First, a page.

After you leave a job, there’s a good chance you’ll have left a 401(k) plan along with it. You have several options for your old 401(k), from rolling it over to even cashing it out. With each choice comes vastly different consequences.
If you do decide to roll over your 401(k) to an IRA, there’s a high probability that you won’t need to pay any taxes – assuming you’ve completed the rollover properly between “like-tax” accounts. You will have to worry about taxes, though, if you try to roll a pre-tax (traditional) 401(k) to a post-tax (Roth) IRA or any other tax-exempt vehicle.
Here, we’ll review the potential tax consequences of a 401(k) rollover and review some guidance as to how to complete one with as little hassle (and unexpected expense!) as possible.
When is a 401(k) to IRA rollover taxed?
The rollover action that will involve some taxation is if you were to roll all or a portion of your traditional, pre-tax 401(k) to a Roth IRA (or, in rare cases, a Roth 401(k)). This is the same as declaring your pre-tax 401(k) as income in the year of rollover; as a result, the entire 401(k) balance is taxed at your highest marginal income tax rate.
For a taxpayer in the highest federal tax bracket – 37% – a $10,000 401(k)-to-Roth rollover could cost you $3,700 in taxes. Ouch!
To avoid this, the key is to ensure you’re rolling your 401(k) to an account of the same tax status; that is, a pre-tax account must be rolled into another pre-tax account. As an example, a traditional, pre-tax 401(k) could be seamlessly rolled into a traditional, pre-tax IRA at an institution of your choice – all with zero tax consequence.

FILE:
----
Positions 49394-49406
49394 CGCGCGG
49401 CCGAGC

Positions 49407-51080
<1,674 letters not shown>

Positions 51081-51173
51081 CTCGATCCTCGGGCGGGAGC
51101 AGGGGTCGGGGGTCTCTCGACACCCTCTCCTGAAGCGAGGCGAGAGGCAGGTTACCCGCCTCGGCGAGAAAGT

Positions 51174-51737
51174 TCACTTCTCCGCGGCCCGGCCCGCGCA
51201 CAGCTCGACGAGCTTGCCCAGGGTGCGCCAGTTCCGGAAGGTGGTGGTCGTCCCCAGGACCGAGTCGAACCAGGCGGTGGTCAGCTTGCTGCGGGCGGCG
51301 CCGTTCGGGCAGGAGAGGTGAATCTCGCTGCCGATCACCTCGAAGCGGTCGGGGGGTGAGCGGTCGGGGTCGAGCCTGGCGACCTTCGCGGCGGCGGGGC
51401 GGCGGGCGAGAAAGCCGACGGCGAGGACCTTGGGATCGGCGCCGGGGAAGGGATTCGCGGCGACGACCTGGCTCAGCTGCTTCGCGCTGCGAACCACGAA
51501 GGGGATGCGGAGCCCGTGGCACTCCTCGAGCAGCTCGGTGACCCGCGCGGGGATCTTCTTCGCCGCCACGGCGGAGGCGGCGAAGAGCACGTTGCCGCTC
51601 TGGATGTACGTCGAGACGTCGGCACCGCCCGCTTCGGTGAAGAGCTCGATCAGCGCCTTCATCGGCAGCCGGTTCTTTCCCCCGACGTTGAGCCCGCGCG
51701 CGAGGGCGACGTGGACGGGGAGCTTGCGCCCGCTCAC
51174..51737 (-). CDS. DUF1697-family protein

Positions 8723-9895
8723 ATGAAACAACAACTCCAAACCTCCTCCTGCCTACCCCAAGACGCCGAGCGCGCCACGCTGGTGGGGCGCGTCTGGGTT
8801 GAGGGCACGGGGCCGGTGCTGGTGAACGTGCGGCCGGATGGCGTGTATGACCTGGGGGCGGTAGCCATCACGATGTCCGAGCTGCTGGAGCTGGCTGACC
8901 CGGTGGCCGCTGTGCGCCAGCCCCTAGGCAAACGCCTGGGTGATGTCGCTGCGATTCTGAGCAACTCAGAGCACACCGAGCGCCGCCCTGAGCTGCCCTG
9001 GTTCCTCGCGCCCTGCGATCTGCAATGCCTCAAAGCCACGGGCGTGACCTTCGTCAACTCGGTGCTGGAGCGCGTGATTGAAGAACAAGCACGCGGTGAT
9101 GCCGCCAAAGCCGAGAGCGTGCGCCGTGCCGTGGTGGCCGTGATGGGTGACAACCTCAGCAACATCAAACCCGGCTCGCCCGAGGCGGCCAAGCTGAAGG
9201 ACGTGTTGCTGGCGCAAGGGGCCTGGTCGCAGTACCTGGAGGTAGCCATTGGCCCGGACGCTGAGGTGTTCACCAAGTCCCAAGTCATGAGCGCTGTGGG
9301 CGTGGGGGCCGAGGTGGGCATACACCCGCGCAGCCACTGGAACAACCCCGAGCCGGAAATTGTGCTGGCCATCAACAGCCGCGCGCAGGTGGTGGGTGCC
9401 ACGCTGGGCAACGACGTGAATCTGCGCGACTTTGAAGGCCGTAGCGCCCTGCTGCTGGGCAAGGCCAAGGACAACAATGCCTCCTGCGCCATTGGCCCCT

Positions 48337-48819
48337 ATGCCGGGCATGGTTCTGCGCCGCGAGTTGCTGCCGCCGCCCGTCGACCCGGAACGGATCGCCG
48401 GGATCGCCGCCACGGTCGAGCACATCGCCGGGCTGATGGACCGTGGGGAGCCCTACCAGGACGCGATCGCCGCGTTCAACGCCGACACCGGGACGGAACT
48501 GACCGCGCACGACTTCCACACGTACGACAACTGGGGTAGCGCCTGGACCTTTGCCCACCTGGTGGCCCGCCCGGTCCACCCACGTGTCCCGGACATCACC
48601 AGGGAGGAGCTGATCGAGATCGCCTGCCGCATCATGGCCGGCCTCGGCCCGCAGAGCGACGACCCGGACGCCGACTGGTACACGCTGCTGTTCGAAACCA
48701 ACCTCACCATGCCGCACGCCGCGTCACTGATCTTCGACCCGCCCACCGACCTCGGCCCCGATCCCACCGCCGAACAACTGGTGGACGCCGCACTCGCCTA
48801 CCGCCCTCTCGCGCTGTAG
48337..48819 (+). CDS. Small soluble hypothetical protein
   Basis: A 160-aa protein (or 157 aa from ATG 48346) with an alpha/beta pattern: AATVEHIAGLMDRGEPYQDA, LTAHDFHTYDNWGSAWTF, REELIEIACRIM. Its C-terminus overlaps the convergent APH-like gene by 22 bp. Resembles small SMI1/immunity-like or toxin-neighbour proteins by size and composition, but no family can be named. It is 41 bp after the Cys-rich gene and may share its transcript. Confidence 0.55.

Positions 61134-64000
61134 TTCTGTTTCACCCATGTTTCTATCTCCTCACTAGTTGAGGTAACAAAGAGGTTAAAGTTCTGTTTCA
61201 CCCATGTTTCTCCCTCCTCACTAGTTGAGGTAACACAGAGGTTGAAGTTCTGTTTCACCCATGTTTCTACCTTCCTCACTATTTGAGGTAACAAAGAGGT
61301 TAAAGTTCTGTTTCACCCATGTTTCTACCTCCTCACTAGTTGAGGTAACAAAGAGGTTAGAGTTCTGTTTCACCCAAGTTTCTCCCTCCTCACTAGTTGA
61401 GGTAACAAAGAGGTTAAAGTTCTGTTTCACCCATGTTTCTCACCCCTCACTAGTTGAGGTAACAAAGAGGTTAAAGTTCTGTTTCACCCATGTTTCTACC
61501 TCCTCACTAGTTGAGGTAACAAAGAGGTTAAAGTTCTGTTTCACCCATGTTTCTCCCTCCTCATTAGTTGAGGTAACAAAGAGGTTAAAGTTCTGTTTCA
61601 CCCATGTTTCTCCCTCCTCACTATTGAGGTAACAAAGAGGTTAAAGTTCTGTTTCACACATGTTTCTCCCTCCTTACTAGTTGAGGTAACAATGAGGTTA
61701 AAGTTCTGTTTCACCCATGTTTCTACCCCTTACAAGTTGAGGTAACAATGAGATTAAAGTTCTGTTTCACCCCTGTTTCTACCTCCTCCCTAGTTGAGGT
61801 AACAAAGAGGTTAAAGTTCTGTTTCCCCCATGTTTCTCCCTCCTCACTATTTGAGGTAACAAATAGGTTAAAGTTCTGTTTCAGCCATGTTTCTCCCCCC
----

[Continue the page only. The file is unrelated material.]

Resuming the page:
Another way to avoid taxes altogether (at least until you withdraw at retirement age) is to simply leave your 401(k) plan where it is under your old employer’s administration. This is one sure-fire way to avoid taxes. The downside is that your old 401(k) plan may be laden with high fees and fewer (and sometimes worse) investment options, both of which can cost you big time in the long run.
How much will you pay in taxes on a 401(k) to Roth IRA rollover?
If you decide to roll all or a part of your traditional 401(k) to a Roth IRA, you’ll definitely be hit with taxes on the federal level – and depending on where you live, possibly on the state and local level as well.
In a simplified example, imagine you’ve accumulated $100,000 in your previous employer’s 401(k) plan.
If you make a move to roll the entire balance into a Roth IRA (instead of a traditional IRA), you’ll be liable for ordinary income taxes on the full amount rolled over. This is the same result as if you were to voluntarily perform a Roth conversion on a set of traditional IRA assets.
Let’s say you earn $75,000, are single, and live in New York City. Prior to conversion, you face the following marginal tax rates:
Federal tax rate = 24.00%
State tax rate = 5.97%
NYC tax rate = 3.88%
Taking the sum of the three rates, we arrive at a total marginal rate of over 33%.